We've all heard about the selling-out of the Issa London dress Kate Middleton wore for the couple's on-camera announcement ("Never before have a few yards of jersey fabric proved so popular," says the New York Post), and the run on knockoffs of Princess Di's sapphire ring. Fair enough: that dress was flatteringly demure and hell, the ring's gorgeous.
But that was just the start. Kate may single-handedly (headedly?) pull a reverse JFK and bring back the hat.
"We're very excited about the announcement because we imagine it will introduce a new generation of women to wearing feathers, fascinators and hats," says Linda Pagan, spokesperson for New York-based Milliners Guild. "As we get closer to the wedding, we'll see people get into the mood. We are definitely expecting a bump. April is already our biggest month, but we're already looking forward to an even busier April," says Pagan, who also owns The Hat Shop in SoHo.
And, um, brown hair with bangs. "Since the news [of the royal engagement] dropped, we've had a lot of women coming in and asking for either her cut or rich color,"says one stylist. And that new vogue for tweed coats (which we could have sworn predated the engagement, but whatever)? Says the Post, "Kate's tweedy English country style has sparked a topcoat craze in the States." More verifiable, her favored coat designer Katherine Hooker has seen a major upswing in business.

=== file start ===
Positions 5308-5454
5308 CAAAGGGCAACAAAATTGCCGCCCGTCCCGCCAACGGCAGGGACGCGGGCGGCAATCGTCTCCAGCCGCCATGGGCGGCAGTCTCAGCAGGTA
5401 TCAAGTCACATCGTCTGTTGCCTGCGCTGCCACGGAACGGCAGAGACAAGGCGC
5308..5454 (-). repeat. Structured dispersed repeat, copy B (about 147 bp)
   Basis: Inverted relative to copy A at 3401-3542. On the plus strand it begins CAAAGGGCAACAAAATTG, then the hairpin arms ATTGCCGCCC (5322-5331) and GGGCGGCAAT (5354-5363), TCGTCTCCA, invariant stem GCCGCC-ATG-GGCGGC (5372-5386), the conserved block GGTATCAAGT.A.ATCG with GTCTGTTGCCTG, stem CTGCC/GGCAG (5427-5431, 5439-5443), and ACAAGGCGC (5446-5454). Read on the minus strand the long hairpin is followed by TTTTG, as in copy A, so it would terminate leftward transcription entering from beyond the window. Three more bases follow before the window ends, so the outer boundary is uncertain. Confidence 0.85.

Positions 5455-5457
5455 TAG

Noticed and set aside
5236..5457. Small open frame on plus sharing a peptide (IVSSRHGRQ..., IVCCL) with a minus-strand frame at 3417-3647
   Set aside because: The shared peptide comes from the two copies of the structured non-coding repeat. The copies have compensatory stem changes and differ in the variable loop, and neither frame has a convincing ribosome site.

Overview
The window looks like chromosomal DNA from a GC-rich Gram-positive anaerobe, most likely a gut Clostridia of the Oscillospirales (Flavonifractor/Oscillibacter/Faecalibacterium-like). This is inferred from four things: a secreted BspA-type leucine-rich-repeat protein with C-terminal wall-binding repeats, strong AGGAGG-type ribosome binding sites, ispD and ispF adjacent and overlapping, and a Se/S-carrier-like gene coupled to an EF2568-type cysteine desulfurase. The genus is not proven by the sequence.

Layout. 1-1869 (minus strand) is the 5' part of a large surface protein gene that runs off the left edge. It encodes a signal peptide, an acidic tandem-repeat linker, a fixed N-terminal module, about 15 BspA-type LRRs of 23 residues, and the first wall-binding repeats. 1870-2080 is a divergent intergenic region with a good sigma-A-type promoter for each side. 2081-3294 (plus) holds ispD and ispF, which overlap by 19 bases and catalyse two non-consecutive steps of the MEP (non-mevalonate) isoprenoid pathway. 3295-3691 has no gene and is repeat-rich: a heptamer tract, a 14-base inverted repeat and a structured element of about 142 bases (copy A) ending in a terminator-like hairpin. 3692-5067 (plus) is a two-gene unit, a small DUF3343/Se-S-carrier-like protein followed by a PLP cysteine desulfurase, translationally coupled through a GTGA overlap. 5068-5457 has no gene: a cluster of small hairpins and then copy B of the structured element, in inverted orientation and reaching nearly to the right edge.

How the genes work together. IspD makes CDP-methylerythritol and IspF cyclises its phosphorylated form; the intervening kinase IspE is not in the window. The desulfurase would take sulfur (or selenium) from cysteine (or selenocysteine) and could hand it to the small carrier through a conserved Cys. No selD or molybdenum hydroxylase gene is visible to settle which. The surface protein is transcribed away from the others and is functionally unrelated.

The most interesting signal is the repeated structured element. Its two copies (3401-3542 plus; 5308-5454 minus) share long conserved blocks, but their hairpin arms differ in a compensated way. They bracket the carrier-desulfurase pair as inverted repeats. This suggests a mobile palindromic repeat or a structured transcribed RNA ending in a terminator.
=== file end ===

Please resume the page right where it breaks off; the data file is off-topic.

One can only imagine the influence her wedding apparel will wield, although the phenomenon remains somewhat mysterious: Middleton dresses exactly the same way three weeks ago, and Hooker's sales were normal. Is it just increased visibility? These are all nice, basic, wearable styles. Or is it the sense, maybe even subconscious, that somehow, by wearing these same things, an aura of glamor can surround us too? Can a run on prince-attracting see-through runway frocks be far behind?
The Copy Kates [NY Post]